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I'm using a multimeter (Mastercraft 052-0052-2) and I decided to see if the frequency of an outlet would read 60hz. I switched my multimeter to the FREQ setting and plugged the RED test lead into the NEUTRAL of the outlet. Upon doing this, a loud bang occurred with a huge spark. Yet the outlet still works and the breaker did not trip. Could somebody explain to me what may of occurred?

The multimeter works fine and no fuses were blown. The BLACK test lead was just resting on the carpet floor. (It probably didn't touch the carpet though, since it the metal probe sits 2cm above the carpet.)

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    \$\begingroup\$ Did your meter come with a manual? Did you put your leads in the COM & F plug-ins on your meter? \$\endgroup\$ – Tim Spriggs Mar 28 '16 at 21:30
  • \$\begingroup\$ @Tim Spriggs Yes, here is one for reference. manualslib.com/manual/953499/Mastercraft-52-0052-2.html#manual \$\endgroup\$ – Markusmoo Mar 28 '16 at 21:40
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    \$\begingroup\$ Technically this CAT II rated meter isn't rated for direct outlet measurements (CAT III would be). \$\endgroup\$ – David Mar 28 '16 at 21:52
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    \$\begingroup\$ @Markusmoo see ni.com/white-paper/5019/en - CAT II is suitable for appliance measurements (which will usually be separately fused and unable to deliver the same current as a main circuit). CAT III is suitable for outlets. To take the extreme of this argument, why wouldn't your CAT II meter be suitable for the incoming supply from your utility company? That is (typically) the same voltage - but far more dangerous. Regardless this doesn't answer your question, just a curiosity. \$\endgroup\$ – David Mar 28 '16 at 22:00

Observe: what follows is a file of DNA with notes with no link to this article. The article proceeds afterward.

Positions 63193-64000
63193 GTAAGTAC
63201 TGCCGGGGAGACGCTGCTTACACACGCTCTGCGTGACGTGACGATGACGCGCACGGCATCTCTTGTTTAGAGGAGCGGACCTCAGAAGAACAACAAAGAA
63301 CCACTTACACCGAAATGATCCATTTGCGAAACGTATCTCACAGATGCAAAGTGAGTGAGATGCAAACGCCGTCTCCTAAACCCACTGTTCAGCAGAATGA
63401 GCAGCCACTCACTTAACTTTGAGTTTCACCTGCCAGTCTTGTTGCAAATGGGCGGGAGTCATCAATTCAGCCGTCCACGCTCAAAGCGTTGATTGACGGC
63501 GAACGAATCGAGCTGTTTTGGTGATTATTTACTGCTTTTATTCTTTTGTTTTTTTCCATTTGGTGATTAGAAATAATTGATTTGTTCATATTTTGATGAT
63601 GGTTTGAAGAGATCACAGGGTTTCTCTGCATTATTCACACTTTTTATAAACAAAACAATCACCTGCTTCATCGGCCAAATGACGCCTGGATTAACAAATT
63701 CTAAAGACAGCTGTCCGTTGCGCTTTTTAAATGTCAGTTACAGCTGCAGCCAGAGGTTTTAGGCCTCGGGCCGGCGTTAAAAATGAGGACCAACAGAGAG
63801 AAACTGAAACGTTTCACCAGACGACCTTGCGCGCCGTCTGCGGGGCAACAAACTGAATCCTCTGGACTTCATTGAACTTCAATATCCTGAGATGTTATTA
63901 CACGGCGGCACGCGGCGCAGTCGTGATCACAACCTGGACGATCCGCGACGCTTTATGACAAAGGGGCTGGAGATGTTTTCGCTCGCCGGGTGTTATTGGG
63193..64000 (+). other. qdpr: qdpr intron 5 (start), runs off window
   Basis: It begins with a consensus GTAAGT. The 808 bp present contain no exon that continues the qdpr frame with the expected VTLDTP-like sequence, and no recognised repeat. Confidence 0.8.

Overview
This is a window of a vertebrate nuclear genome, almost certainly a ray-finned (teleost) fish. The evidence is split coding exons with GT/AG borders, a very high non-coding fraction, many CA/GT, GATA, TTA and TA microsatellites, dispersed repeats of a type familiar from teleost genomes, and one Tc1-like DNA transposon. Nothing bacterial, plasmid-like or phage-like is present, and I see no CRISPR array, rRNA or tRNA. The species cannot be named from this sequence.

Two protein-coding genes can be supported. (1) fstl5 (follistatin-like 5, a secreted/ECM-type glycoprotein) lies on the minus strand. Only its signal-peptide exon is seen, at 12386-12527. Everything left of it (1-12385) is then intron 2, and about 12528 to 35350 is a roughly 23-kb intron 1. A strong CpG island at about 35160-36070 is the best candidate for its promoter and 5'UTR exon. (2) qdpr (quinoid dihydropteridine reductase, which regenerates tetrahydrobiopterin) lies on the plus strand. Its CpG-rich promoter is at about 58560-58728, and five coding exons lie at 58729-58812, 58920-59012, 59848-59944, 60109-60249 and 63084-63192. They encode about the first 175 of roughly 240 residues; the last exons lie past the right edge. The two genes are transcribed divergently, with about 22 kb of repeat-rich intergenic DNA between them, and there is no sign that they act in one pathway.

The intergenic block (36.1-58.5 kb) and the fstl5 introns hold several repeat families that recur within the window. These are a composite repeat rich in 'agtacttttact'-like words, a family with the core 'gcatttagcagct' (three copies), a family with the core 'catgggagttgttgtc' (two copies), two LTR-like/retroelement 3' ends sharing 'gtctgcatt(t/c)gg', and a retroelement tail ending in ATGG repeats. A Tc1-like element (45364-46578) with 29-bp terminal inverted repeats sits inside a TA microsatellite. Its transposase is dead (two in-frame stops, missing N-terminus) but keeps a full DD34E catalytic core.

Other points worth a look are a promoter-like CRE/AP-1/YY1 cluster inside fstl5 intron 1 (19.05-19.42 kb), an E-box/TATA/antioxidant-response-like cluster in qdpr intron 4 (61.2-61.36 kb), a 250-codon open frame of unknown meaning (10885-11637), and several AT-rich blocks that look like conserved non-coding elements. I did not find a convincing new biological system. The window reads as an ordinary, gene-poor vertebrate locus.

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    \$\begingroup\$ @Markusmoo: It sounds to me as though you somehow shorted the live wire to ground by simultaneously making contact with the socket live terminal and either the faceplate or some internal earthed metal. \$\endgroup\$ – Transistor Mar 28 '16 at 23:31
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If you drew sparks with only a single probe, it suggests that you accidentally shorted across neutral to hot somewhere on the outlet.

Studying and understanding the manual and the limits of the meter would likely help you to avoid such mishaps. (Or even worse such as fire or electrocution.) Any kind of measurement of mains power should use considerable caution.

Unless the meter is rated for measuring mains frequency, it would be better to avoid measuring high voltages like that. For practical purposes, the frequency of the utility power is the least likely to change or be worthy of measurement. Unless you were getting power from a portable generator or some "off-grid" source.

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  • \$\begingroup\$ Possibly shorted the probe across a hot terminal and some other internal hardware at neutral or ground potential. \$\endgroup\$ – KalleMP Mar 29 '16 at 8:53

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